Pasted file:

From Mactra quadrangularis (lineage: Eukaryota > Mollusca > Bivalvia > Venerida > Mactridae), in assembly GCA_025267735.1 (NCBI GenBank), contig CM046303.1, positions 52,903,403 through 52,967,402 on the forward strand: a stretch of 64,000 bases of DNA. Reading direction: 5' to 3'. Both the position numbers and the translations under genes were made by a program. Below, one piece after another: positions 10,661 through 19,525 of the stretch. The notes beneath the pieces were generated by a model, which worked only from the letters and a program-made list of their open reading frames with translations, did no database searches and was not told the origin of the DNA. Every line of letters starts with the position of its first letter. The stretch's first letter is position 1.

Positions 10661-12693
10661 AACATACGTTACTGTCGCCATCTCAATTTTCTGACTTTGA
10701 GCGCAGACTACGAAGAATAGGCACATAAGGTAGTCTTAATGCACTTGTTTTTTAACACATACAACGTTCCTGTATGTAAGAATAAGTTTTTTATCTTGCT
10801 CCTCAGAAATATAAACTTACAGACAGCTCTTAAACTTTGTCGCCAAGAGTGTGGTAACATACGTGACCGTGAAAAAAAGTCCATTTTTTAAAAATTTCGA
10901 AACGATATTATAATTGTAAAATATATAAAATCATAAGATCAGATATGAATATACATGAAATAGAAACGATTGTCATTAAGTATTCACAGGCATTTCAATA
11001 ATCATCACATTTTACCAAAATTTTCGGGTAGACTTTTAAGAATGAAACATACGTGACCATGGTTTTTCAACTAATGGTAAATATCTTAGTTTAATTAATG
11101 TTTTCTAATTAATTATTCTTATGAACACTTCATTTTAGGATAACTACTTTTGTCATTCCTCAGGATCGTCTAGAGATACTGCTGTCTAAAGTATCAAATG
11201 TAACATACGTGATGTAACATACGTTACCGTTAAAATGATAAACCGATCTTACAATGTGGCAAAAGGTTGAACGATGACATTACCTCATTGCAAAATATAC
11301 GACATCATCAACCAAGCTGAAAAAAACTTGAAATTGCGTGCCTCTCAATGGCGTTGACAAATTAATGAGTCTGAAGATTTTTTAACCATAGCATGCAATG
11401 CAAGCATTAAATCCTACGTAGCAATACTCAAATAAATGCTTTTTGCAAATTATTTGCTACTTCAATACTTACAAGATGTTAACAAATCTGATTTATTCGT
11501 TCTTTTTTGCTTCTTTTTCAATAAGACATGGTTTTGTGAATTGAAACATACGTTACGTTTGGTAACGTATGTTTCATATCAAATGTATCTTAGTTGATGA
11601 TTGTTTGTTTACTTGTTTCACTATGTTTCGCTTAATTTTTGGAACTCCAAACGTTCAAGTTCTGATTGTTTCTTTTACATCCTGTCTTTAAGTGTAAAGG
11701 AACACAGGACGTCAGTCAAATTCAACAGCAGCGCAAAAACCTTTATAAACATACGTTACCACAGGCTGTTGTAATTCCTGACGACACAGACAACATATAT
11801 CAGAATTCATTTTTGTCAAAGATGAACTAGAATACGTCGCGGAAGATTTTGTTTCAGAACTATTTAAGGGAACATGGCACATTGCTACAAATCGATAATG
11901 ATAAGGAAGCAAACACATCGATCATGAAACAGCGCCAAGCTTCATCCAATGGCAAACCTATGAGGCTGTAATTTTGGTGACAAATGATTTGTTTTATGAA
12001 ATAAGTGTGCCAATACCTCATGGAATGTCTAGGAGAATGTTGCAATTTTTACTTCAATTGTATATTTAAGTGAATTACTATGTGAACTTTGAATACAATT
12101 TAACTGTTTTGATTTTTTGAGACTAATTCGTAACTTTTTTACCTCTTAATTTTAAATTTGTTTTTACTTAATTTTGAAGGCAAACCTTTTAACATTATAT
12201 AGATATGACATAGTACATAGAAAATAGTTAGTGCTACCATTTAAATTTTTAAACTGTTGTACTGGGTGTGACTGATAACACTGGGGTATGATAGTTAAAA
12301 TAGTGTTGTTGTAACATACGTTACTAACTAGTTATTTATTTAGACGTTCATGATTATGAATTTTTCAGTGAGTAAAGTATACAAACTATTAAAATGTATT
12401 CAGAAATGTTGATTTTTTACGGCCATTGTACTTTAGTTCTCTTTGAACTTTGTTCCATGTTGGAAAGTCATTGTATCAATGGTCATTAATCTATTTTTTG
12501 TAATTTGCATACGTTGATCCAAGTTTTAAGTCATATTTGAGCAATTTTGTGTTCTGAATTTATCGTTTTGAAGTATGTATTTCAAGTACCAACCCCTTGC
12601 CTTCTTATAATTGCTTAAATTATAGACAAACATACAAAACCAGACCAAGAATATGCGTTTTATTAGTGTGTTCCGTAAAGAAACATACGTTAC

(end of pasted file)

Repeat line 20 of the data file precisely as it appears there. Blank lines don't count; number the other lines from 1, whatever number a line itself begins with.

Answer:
12301 TAGTGTTGTTGTAACATACGTTACTAACTAGTTATTTATTTAGACGTTCATGATTATGAATTTTTCAGTGAGTAAAGTATACAAACTATTAAAATGTATT